Two Cultures, Two Stories

Liliana and I have found the most extraordinary book, beautiful in every way!  And guess what?  It’s for adults and children.

C’mere a minute.  You have to see this.  Look what author/illustrator Jeannie Baker did with collages and storytelling in her book Mirror.  It’s remarkable.

Here’s the front cover.

If you flip the book over, you begin to see that all is not as it seems.

Open the first page, and you see the beginning of two stories, side-by-side.  The one on the left in English, the one on the right in Moroccan.

It’s starting to get interesting, no?

“There are two boys and two families in this book.

One family lives in a city in Australia,

and one lives in Morocco, North Africa.

The lives of the two boys and their families

look very different from each other,

and they are different.

But some things connect them…

just as some things are the same for all families

no matter where they live.”

The two boys wake up.  Notice how Baker compares both experiences.

The Australian boy goes to the hardware store with his dad.

The Moroccan boy goes to the market with his father.

The artwork is luscious.  The love for different cultures is evident.  Perfect for teaching and learning.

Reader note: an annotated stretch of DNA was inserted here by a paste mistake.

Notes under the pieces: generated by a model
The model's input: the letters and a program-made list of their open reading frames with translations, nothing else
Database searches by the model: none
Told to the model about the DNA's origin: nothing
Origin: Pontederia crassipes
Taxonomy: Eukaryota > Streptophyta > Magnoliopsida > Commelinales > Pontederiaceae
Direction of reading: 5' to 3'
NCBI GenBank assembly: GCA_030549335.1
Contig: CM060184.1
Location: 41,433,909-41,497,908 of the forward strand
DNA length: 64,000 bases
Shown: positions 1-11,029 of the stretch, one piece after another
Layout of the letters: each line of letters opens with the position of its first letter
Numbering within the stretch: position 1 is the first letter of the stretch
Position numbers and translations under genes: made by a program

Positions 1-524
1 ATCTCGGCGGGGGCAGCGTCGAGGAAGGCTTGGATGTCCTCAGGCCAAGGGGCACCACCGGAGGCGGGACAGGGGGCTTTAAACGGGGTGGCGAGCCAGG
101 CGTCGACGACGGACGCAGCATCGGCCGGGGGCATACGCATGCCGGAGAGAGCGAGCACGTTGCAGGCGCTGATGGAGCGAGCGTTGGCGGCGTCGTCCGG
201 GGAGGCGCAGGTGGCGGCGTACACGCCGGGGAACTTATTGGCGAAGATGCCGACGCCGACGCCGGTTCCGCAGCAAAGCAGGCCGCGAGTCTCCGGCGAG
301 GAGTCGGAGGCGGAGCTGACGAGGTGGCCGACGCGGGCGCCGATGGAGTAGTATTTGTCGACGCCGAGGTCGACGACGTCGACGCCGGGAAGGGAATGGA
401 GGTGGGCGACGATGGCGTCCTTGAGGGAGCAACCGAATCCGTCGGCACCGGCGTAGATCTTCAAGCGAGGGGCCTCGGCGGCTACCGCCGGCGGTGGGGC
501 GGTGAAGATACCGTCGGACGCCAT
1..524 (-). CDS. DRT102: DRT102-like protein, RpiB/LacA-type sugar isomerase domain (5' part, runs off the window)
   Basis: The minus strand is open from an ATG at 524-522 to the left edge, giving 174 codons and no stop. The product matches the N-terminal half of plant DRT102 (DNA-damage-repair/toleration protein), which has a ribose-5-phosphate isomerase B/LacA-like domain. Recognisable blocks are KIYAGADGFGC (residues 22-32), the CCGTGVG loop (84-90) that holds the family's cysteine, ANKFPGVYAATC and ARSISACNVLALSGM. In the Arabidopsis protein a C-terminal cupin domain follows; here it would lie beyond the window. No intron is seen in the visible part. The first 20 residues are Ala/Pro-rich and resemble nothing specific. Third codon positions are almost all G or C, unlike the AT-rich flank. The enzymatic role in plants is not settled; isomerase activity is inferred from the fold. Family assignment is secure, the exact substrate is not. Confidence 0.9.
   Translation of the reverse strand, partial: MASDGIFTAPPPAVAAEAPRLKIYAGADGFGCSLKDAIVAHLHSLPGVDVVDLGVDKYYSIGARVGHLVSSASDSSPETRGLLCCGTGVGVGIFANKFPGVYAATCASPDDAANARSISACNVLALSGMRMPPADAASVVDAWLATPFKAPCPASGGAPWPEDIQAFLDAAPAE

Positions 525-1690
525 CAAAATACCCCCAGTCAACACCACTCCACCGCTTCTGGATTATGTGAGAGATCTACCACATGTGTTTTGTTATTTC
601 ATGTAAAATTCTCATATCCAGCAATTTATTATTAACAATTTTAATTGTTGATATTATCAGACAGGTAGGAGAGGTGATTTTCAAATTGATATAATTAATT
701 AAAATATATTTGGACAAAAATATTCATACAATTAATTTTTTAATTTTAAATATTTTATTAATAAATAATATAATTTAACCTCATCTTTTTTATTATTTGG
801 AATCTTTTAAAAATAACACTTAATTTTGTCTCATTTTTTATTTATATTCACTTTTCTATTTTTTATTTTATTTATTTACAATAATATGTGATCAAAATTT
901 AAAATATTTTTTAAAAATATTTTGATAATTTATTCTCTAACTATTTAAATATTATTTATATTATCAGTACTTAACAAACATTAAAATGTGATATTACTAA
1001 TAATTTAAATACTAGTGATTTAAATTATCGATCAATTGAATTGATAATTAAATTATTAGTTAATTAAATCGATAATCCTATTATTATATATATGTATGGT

I’ll let Baker explain the project in her own words…

“The idea for this book came from my delight traveling in a country very different from my own.  At the time, in my own country, there was much political poisoning of attitudes toward foreigners and foreignness.  But traveling alone in remote Morocco, a woman “stranger” myself, I was met with much friendliness and generosity from “strangers.”  The idea for the book was right there: that outward appearances may be very different but the inner person of a “stranger” may not be a stranger at all.  Like each other, we live to be loved by family and friends and to be part of a larger family, a community.  Inwardly we are so alike, it could be each other we see when we look in a mirror.”


[Post image: Closeup of Moroccan family eating, from Jeannie Baker’s Mirror]

One Comment

  1. worthy
    Mar 24, 2011

    i. love. this.

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The quote I live by

Have patience with everything that remains unsolved in your heart. Try to love the questions themselves, like locked rooms and like books written in a foreign language. Do not now look for the answers. They cannot now be given to you because you could not live them. It is a question of experiencing everything. At present you need to live the question. Perhaps you will gradually, without even noticing it, find yourself experiencing the answer, some distant day.
--Rainer Maria Rilke in Letters to a Young Poet

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